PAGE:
- Avengers; Age of Ultron
Transamerica is much like its central character—hard to define. The story follows an in-progress transsexual named Bree (Felicity Huffman) whose therapist (Elizabeth Pena) withholds approval for her final, upcoming surgery until Bree reconnects with her recently discovered son (Kevin Zegers). The film is one part light comedy, one part dramatic character study and one part road movie, among others. One thing it never becomes, fortunately, is a propaganda piece. Rather than hitting us over the head with the issues at hand, the film treats them as something understood. Transsexual lingo is used casually and made accessible, and the unique challenges that accompany this transformation are made all the more potent because they are handled so subtly.
Written and directed by Duncan Tucker, Transamerica, succeeds in many ways because it is so eclectic. It shows us a world we are largely unfamiliar with, but doesn’t ask the audience for its permission and acceptance. Instead, it wins us over by giving us engaging characters. Tucker is a relative newcomer (his only previous credit is a short in the little-seen gay indie compilation film, Boys to Men), and the film is not without its rough edges, but the unique perspective makes the film compelling throughout.
Early on in Transamerica, I couldn’t help shaking the knowledge that Felicity Huffman is already a woman—and that the film is asking us to buy her as a man who has had everything done but the final surgery—genital alteration. Huffman’s voice, makeup and physicality are all well executed adjustments to make us believe that this is a woman in progress, yet part of me couldn’t help wondering why they hadn’t cast a man in this part. As the film progressed, however, I realized that part of the point that the film was making was that Bree was already a woman and always had been. It’s heady, deep-thoughts kind of material, but it’s what makes the film unique.
Huffman, in her Oscar-nominated performance, is terrific—not for the gender-bending aspects of the performance (which are fine), but because she is such a terrific tragic-comedienne. Huffman, easily the best of the Desperate Housewives, excels at balancing humor and sadness in ways that few actresses can. Part of the fun of her performance is that Bree is kind of a priss; conservative in a way that makes for a good odd-couple pairing when she is reunited with her wild child son. Conversely, Huffman shows the profound sadness and loneliness of her character in way that is touching and believable.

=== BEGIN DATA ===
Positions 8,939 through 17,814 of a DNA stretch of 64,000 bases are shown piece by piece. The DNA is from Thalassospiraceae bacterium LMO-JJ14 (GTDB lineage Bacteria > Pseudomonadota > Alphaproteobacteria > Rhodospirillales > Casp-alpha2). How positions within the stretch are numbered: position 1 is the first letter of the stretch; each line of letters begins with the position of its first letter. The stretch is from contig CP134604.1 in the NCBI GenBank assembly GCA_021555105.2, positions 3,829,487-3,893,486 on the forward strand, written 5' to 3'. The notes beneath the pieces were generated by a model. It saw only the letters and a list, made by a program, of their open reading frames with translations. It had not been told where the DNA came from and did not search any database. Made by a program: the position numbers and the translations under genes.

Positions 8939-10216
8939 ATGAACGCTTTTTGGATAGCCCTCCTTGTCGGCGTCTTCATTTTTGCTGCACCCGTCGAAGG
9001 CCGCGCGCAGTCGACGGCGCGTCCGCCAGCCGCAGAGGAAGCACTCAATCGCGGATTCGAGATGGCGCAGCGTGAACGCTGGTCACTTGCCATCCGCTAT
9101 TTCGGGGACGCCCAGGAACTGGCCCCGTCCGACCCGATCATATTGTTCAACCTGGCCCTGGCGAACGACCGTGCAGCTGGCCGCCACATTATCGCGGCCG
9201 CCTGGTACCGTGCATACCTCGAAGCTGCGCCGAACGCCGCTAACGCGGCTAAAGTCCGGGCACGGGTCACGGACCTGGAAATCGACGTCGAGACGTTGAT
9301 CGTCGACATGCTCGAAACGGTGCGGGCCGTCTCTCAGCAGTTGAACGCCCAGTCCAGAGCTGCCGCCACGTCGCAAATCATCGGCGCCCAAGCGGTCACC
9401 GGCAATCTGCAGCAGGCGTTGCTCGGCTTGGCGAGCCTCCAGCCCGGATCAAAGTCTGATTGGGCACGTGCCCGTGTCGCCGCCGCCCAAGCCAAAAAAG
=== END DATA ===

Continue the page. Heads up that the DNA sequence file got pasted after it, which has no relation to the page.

Zegers (a grown up child star from the Air Bud movies) is a good match for her as Bree’s son, a junkie and a street hustler whose biggest dream is to become a gay porn star. Zegers is kind of a sleazy version of Leonardo DiCaprio here, and the actor isn’t afraid of showing his character’s less honorable traits. As the film progresses, he and Huffman build an engaging, believable rapport that is crucial to the story.
Writer-director Tucker is less successful in painting his supporting characters. The one exception is Graham Greene (Dances with Wolves) who’s wonderful in a small romantic subplot. Pena is fine, but underused as the therapist who has no personality except a kind of heart-of-gold maternity. The real missteps are in Bree’s family, who show up late in the film. Mom is played by Fionnula Flanagan, an Irish actress who’s been good in many past roles (most notably as the spooky housekeeper in The Others). Here, she plays a garish, middle-aged wasp-y stereotype, complete with dyed blonde hair and an overdone tan. Her performance is grating and obnoxious, an unfortunate caricature in a film that tries so hard to portray real people. Sis (Carrie Preston) is a kind of sitcom sidekick and Dad (played by Burt Young, who still looks the same as he did thirty years ago in Rocky) is a mumbly, dense pushover. It’s believable that Bree might have an unsupportive family, but like the “bad guys” in Philadelphia, the film doesn’t need them to help us feel sympathetic towards Bree—we already do. Tucker’s script is occasionally contrived, so it’s better when it focuses on the main characters rather than the plot.
Overall, however, Transamerica’s strengths outnumber its drawbacks and its freshness outweighs what may be familiar or predictable. Central to this success is Huffman, whose funny and vulnerable performance is the engine for this film. I’d love to see her get the Oscar for this, but Walk the Line’s Reese Witherspoon is providing heavy competition. An Oscar for Huffman would be a nice companion piece to Hilary Swank’s win for Boys Don’t Cry; it would be a recognition of something outside the mainstream, which is what Transamerica is all about.
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